Report implicates South Sudanese leaders in looting, recommends new approaches to promote peace

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A report released yesterday has revealed how South Sudanese leaders, both in government and opposition, have been looting the country’s resources, and has recommended new approaches to prevent impunity and to promote peace.

kiir and guardThe report is urging the international community to use anti-money laundering measures and targeted sanctions focused on top leaders, together with robust enforcement. It asks them to take proactive steps to curb the laundering of money stolen from South Sudanese.
The report says that the desire to control state assets and natural resources is the reason behind the conflict in the country, and accuses the main protagonists in the South Sudan war of exploiting ethnic divisions to drum up support for the conflict that only serves their interests.
The report, ‘War Crimes Shouldn’t Pay: Stopping the Looting and Destruction in South Sudan’, the result of two years of investigations, exposes how top leaders in the country have accumulated wealth from massive corruption, fuelling and exploiting the civil war that has ravaged the country for decades, while the country suffers from famine and war-induced rape, destruction of villages and use of child soldiers.
The report alleges that President Salva Kiir and his former deputy Riek Machar and their families and friends, have stashed away in foreign countries, fortunes that include houses, luxury cars and shares in business scattered in Africa, Asia, Australia, Europe and North America.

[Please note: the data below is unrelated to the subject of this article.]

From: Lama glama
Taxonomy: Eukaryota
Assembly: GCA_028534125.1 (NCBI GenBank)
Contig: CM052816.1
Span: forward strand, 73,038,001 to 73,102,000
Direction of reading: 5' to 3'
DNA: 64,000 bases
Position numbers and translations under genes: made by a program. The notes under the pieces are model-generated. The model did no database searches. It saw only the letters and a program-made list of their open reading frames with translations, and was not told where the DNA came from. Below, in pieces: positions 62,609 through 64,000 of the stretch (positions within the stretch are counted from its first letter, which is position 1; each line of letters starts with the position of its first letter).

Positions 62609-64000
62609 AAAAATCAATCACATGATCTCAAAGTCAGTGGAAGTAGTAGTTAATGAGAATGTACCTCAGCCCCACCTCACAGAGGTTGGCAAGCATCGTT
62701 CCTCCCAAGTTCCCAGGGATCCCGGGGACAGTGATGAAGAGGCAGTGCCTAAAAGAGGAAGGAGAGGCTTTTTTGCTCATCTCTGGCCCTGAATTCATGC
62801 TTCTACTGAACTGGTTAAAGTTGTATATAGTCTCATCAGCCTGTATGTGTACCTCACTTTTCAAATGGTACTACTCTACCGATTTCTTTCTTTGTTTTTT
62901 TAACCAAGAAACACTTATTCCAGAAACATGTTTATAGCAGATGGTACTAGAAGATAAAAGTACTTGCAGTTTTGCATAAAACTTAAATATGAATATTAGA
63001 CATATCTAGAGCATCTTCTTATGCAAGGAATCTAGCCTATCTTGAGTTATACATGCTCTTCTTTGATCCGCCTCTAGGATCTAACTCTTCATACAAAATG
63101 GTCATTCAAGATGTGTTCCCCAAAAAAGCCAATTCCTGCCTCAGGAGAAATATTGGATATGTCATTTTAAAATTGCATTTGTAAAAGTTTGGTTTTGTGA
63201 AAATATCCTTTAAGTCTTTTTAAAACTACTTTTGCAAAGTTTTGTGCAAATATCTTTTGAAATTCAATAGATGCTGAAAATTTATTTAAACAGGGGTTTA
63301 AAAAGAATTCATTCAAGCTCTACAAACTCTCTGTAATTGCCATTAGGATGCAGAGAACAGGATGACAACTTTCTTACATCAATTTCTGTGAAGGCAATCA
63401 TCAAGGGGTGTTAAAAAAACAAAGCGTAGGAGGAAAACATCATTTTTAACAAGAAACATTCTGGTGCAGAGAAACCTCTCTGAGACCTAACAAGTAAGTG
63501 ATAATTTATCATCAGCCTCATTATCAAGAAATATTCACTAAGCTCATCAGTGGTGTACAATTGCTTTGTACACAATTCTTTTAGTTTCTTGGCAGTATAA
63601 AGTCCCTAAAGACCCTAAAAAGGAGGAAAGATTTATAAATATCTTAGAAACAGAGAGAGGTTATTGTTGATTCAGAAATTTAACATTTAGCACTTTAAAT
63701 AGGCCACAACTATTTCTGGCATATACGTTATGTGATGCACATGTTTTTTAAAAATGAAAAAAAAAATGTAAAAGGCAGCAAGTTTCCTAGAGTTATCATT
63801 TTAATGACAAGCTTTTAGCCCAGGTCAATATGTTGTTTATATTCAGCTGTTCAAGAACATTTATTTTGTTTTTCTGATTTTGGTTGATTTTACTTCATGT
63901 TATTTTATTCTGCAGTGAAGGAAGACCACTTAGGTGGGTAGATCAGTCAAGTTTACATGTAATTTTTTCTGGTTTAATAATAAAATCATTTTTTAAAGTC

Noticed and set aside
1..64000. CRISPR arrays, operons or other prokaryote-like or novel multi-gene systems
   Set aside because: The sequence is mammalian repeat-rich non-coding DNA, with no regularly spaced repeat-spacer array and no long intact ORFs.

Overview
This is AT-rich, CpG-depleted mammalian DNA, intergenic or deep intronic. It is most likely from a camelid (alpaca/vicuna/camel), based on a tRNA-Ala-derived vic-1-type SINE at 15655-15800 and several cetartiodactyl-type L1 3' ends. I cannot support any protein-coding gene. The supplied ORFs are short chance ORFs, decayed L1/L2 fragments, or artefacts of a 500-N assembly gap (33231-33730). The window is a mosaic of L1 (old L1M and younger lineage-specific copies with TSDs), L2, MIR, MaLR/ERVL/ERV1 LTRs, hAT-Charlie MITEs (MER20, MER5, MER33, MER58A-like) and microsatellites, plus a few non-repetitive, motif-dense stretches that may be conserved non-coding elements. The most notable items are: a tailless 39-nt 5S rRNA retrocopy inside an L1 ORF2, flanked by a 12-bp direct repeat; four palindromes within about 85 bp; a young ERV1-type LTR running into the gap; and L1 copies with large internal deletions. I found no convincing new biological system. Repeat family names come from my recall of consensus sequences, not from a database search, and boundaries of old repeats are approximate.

"It seems that a very small number of people control a large swathe of South Sudan's economy - and many of these people are also the people that are in power," said JR Mailey, the author of the report, a collaboration between The Enough Project, Not On Our Watch, and C4ADS.
The report accuses President Kiir, Riek Machar, and top generals in South Sudan of profiteering from war and buying properties in upmarket Nairobi areas of Lavington, Kileleshwa and Muthaiga. These leaders also own property in Uganda and Ethiopia, and in other world capitals.
To stop the occurrence of atrocities and looting, the report recommends that those who are responsible for crimes against humanity and looting be brought to account, and that violence and corruption be made less attractive, while leaders should be encouraged to embrace peace, respect for human rights and transparency.
The report also recommends that the international community imposes sanctions on high impact targets and to ensure that the sanctions are enforced. Additionally, it calls for South Sudan’s neighbours to lead in combating the laundering of proceeds of wealth looted from South Sudan.
The report reveals the link between massive corruption, war profiteering and armed conflict. The report also focuses on other African countries like Sudan, Somalia, the Democratic Republic of Congo and the Central African Republic.
The report by The Sentry, aims to counter mass atrocities and to promote peace using the tools of financial pressure on alleged perpetrators.
The investigators spoke to hundreds of experts all over the world, and to hundreds of witnesses, many of whom spoke on condition of anonymity. The funders of the report say they have handed over the information to US and international governments and agencies, for enforcement and action.
The Sentry is an initiative that was founded by renowned actor George Clooney, John Prendergast, and which seeks to disrupt and dismantle international networks that benefit politically and financially from Africa’s conflicts.
The report says that none of the persons it accuses in the report responded to the allegations even when they were made aware of them.
However, media reports in South Sudan indicate that the government of South Sudan denied the contents of the report, describing it as “rubbish and nonsense”. Government supporters too were quick to dismiss the report, some terming it a ploy to bring regime change in South Sudan.

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